REVIEW: In A World

23 08 2013

In a world where the movies began to buckle under the weight of copious cliches, one movie dared to be different.  It was not a romantic comedy yet still had romance.  It was not a drama but managed to tackle serious issues convincingly.

While I might have made Lake Bell’s “In a World” sound like some kind of panacea, it’s really just a nice, simple movie that does a lot of things very right.  As a feature debut for Bell (who I only knew from her supporting turns in “It’s Complicated” and “No Strings Attached“), the film is certainly promising for many great things to come.  She makes no major missteps in her finely-tuned comedy, but it is rather safe and risk-free.

Bell also wrote the film’s script, which contains a smart and well-observed feminist critique.  In a summer where “The Heat” was the only major studio release with a female protagonist, “In a World” opens up a fascinating dialogue about sexism and male hegemony in the art of voice-overs.  While much of the film is industry-specific, Bell gives us plenty of food for thought about women in any workplace.  She even manages the current impasse for many women between symbolic affirmative action and equal judgment with finesse.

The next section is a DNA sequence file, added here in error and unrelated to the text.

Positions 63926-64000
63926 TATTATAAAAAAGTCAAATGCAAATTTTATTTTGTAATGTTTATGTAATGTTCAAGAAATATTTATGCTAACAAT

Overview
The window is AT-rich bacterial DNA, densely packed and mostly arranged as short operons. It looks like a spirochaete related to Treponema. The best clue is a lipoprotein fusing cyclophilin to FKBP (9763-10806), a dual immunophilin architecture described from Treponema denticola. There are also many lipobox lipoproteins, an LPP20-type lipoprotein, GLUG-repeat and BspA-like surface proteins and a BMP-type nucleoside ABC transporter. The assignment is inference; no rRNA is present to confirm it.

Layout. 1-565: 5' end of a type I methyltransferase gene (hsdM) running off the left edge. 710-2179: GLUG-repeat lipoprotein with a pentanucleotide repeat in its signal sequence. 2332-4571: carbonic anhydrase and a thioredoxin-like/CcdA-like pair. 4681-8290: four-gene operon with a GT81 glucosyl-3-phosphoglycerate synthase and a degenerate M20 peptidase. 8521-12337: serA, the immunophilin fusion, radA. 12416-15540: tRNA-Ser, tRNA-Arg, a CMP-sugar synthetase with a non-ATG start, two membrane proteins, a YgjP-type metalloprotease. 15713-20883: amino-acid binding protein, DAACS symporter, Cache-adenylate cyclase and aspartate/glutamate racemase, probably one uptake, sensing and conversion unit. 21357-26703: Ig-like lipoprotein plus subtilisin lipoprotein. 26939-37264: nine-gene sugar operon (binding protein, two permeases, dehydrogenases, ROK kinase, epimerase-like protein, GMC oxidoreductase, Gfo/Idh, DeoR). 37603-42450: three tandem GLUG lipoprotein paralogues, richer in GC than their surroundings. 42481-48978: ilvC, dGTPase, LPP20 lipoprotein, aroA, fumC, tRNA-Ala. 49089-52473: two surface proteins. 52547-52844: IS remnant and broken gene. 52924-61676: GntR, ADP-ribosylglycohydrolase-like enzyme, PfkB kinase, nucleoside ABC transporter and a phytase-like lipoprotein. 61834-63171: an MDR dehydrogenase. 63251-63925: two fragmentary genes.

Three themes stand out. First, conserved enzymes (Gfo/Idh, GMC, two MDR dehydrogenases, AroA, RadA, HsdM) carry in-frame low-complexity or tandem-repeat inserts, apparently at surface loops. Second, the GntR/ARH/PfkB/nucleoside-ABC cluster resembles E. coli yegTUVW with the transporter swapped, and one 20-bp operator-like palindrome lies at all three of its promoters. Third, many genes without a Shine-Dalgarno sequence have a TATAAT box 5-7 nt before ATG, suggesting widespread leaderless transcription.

Read the rest of this entry »





REVIEW: Wanderlust

29 02 2012

I think it’s crucial to apply a comparative approach to evaluating the merits of “Wanderlust.”  When you look at it in relation to “Role Models” and “Wet Hot American Summer,” director David Wain’s first two comedies, it’s a disappointment that settles for cliches and stereotypes rather than the unique brand of humor on display in his prior work.  But of course, compared to other mainstream comedies of the moment, its mild satisfactions are amplified probably more than they should.

Marveling at cult-like communes is nothing new, and the colorful cast of nudists, stoners, and washed-up hippies certainly play into just about every single one of our preconceived notions.  It’s amusing enough to watch their antics play out in front of two newly unemployed Manhattan refugees played by the ever hilarious Paul Rudd and the ever gorgeous Jennifer Aniston.  Both are a little creeped out at first, but she eventually warms up to the idea of living in a subculture of open doors and open marriages.

There are a few good laughs here and there, but the majority of the time, I just sat there wondering when it would reach “Role Models” heights.  Thankfully it does at one point due to Paul Rudd, who honestly might get my vote for the funniest person working in comedy at the moment.  His dry, caustic, and biting sarcasm hits home every time even when he’s not trying to be funny (and if someone made a movie of my life, I would want him to play me).  Rudd gets one scene, improvised I assume, where he gets to totally let loose with wild accents and wordplay trying to pump himself up for a sexual encounter that absolutely brings down the house.  I was easily laughing for a solid two minutes afterwards, totally missing the next scene.  And really, as long as I get one of those for my money, I go home happy no matter how derivative or childish the rest of the movie might have been.  B-